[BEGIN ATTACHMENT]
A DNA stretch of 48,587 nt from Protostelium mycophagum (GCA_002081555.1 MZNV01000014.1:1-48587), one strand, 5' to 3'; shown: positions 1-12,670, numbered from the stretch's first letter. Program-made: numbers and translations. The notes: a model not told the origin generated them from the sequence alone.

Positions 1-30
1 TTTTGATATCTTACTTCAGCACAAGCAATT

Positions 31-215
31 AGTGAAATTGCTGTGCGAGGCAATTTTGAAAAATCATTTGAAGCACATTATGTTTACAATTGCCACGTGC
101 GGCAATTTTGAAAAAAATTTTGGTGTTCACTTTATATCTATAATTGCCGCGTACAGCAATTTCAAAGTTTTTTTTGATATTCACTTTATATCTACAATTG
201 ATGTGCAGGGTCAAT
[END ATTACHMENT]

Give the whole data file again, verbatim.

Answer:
A DNA stretch of 48,587 nt from Protostelium mycophagum (GCA_002081555.1 MZNV01000014.1:1-48587), one strand, 5' to 3'; shown: positions 1-12,670, numbered from the stretch's first letter. Program-made: numbers and translations. The notes: a model not told the origin generated them from the sequence alone.

Positions 1-30
1 TTTTGATATCTTACTTCAGCACAAGCAATT

Positions 31-215
31 AGTGAAATTGCTGTGCGAGGCAATTTTGAAAAATCATTTGAAGCACATTATGTTTACAATTGCCACGTGC
101 GGCAATTTTGAAAAAAATTTTGGTGTTCACTTTATATCTATAATTGCCGCGTACAGCAATTTCAAAGTTTTTTTTGATATTCACTTTATATCTACAATTG
201 ATGTGCAGGGTCAAT